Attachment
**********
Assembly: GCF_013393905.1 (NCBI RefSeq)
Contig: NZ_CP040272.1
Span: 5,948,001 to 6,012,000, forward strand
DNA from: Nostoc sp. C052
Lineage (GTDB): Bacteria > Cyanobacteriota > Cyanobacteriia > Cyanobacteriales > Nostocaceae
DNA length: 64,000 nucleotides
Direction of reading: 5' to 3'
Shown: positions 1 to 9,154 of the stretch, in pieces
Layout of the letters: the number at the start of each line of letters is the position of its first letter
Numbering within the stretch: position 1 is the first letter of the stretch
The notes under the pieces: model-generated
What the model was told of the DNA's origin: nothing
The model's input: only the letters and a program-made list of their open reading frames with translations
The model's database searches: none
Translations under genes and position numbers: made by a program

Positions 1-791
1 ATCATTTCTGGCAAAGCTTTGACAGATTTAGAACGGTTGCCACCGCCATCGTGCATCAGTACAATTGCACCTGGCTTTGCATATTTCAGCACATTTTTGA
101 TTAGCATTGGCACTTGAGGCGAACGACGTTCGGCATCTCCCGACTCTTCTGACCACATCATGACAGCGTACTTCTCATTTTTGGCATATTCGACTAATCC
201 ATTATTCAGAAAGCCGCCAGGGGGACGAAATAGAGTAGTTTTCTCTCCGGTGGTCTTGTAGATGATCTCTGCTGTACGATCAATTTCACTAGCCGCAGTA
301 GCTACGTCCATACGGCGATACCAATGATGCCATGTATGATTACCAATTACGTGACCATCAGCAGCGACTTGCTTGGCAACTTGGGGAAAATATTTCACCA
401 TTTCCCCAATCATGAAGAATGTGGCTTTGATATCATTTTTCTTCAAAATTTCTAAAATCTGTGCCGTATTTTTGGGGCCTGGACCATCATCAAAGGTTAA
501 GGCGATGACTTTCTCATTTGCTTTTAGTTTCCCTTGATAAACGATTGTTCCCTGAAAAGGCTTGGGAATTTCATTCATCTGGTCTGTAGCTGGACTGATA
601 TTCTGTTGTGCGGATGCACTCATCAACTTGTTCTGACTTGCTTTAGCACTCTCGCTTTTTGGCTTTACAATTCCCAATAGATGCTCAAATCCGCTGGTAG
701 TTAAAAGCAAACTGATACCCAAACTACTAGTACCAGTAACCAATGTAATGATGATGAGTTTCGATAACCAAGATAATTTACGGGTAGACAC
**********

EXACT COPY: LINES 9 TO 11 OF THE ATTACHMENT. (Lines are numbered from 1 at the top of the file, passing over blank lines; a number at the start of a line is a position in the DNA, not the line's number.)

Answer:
Layout of the letters: the number at the start of each line of letters is the position of its first letter
Numbering within the stretch: position 1 is the first letter of the stretch
The notes under the pieces: model-generated